The wealthy are often playing an entirely different game than the rest of us.

I like this explanation of the difference between the wealthy, the middle class, and the poor a lot: 

"Entrepreneurship is like one of those carnival games where you throw darts or something.

Middle class kids can afford one throw. Most miss. A few hit the target and get a small prize. A very few hit the center bullseye and get a bigger prize. Rags to riches! The American Dream lives on.

Rich kids can afford many throws. If they want to, they can try over and over and over again until they hit something and feel good about themselves. Some keep going until they hit the center bullseye, then they give speeches or write blog posts about "meritocracy" and the salutary effects of hard work.

Poor kids aren't visiting the carnival. They're the ones working it."

I'd add to this metaphor the following:

Rich kids also have the additional advantage of enormous safety nets to protect them before and after they play the game. Private schools and tutors to insulate against failure before ever throwing a dart and family businesses and inherited wealth to fall back on if they decide to stop playing the game altogether.   

The Trump family is a perfect example of this.

Donald Trump is not a self-made man but the beneficiary of his father's immense real estate fortune. Incidentally, Fred Trump's real estate career was marked by investigations by the U.S. Senate for wartime profiteering and the Department of Justice for violating the Fair Housing Act for refusing to rent to African American tenants.  

Not exactly a fortune earned through hard work alone. 

The Trump children are all third generation beneficiaries of that fortune as well. They all work in the family business and have benefited from the free capital of the Trump fortune when launching businesses of their own.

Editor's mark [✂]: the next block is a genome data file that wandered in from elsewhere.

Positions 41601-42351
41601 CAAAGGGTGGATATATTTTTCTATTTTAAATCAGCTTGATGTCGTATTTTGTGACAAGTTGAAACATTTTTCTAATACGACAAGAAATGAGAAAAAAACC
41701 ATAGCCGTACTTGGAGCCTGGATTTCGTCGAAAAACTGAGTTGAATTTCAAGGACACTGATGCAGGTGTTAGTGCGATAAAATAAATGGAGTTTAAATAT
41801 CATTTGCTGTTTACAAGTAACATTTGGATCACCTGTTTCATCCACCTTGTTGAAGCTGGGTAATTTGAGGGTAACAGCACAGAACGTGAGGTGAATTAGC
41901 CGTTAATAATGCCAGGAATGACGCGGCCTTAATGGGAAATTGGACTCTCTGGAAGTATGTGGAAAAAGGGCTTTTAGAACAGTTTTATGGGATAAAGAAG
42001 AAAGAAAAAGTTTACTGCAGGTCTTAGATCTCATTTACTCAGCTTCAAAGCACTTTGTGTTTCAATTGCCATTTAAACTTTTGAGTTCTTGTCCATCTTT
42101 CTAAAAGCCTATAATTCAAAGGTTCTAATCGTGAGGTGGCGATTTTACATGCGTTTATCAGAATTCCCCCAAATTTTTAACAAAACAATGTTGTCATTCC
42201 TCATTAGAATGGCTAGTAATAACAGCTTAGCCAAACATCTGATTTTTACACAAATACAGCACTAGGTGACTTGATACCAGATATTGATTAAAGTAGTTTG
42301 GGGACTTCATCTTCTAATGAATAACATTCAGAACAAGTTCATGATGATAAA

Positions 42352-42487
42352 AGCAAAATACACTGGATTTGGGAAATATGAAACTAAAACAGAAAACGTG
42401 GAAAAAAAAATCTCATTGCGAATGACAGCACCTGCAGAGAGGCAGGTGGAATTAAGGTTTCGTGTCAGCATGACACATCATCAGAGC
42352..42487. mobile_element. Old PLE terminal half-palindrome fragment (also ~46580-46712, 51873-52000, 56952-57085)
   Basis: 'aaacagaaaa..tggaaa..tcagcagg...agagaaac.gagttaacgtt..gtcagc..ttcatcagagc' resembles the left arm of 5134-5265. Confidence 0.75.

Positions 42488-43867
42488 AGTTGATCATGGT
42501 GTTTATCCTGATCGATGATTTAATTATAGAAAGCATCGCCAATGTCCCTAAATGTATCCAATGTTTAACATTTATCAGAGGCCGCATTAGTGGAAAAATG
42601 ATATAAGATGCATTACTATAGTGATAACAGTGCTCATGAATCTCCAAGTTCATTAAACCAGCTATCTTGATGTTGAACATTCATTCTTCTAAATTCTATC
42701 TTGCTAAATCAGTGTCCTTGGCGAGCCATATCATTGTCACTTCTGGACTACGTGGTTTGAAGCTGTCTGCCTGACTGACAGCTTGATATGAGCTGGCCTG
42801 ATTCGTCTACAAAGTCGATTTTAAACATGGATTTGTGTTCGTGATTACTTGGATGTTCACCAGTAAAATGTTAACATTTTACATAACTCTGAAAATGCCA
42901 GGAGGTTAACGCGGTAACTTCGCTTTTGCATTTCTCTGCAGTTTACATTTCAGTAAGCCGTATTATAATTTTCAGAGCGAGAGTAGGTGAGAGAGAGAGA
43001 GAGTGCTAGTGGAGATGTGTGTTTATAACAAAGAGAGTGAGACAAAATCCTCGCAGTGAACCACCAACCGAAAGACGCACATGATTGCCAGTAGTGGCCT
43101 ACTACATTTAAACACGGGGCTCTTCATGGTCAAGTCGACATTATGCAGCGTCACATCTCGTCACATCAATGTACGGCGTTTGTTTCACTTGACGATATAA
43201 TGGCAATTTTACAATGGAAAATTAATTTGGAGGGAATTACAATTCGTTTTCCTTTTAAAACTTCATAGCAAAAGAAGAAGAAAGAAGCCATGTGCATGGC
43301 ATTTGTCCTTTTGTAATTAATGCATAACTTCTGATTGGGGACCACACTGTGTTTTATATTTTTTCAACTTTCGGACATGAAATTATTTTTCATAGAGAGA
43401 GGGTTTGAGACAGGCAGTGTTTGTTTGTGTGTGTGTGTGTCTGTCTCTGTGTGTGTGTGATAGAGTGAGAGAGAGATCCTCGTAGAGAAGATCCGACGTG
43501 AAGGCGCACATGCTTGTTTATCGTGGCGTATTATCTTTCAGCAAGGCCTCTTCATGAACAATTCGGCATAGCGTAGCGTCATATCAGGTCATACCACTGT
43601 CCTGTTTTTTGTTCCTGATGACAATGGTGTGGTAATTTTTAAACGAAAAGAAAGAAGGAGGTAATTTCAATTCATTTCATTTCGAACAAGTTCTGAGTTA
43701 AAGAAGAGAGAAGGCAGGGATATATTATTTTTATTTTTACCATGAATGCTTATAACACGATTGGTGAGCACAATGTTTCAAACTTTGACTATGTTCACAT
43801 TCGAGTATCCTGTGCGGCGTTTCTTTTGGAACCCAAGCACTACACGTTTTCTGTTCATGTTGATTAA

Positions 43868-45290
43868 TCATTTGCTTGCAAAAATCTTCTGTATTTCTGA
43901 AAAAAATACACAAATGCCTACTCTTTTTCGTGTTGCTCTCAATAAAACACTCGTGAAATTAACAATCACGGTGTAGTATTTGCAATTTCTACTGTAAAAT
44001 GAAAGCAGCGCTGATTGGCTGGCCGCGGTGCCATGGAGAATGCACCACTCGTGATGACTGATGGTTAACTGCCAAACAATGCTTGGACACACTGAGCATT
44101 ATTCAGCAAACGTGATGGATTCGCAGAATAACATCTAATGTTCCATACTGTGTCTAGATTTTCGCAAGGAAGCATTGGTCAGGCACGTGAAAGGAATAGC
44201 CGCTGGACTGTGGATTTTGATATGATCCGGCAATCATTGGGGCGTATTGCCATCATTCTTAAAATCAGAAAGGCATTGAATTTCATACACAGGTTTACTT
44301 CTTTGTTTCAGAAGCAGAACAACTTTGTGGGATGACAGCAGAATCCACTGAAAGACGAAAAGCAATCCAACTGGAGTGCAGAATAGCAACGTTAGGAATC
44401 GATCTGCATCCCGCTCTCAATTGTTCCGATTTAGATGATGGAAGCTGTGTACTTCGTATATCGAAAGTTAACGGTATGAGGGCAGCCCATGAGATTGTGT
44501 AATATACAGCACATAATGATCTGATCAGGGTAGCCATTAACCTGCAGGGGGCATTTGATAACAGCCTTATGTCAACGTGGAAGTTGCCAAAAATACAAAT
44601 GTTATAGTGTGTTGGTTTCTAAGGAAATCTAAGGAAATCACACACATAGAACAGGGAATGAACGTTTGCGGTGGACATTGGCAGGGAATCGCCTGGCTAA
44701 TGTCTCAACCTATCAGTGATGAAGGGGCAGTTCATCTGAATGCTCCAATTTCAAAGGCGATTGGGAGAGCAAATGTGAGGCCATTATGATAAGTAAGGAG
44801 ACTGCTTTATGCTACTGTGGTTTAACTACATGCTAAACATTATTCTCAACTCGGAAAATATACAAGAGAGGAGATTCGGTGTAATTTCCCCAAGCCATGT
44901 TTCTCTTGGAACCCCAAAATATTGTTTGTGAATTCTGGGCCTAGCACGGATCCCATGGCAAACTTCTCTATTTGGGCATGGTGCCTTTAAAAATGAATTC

No matter how many entrepreneurial darts Trump and his children threw, they would never be without wealth. Their family business served as an enormous safety net to failure, misfortune, or incompetence.  

Even Ivanka Trump's wealthy husband, Jared Kushner, is the product of an enormous family fortune. He, too, works for the family business. 

None of these people are self-made, boot-strapping, rags-to-riches people. They take credit for their wealth at every turn but are merely the stewards of a fortune that was amassed a long time ago. 

In fact, economists have demonstrated that had Donald Trump merely placed his father's fortune in an index fund and done nothing, he'd be more wealthy than he is today.  

Fred Trump went to the carnival in the second half of the twentieth century to try his hand at throwing darts. He probably cheated while playing the game and scored big, and the Trump family has been the beneficiaries ever since.

Are we surprised that the tax cuts currently proposed by Republicans vastly favor the wealthy while increasing middle class taxes?

Are we surprised that Trump and his wealthy supporters are hell bent on eliminating the inheritance tax?

Trump doesn't want to throw darts. He doesn't want to take any entrepreneurial risk. He and his wealthy supporters don't want to go anywhere near the carnival. Those darts were thrown long ago. They simply want to benefit from the risk taking and fortune building of their predecessors.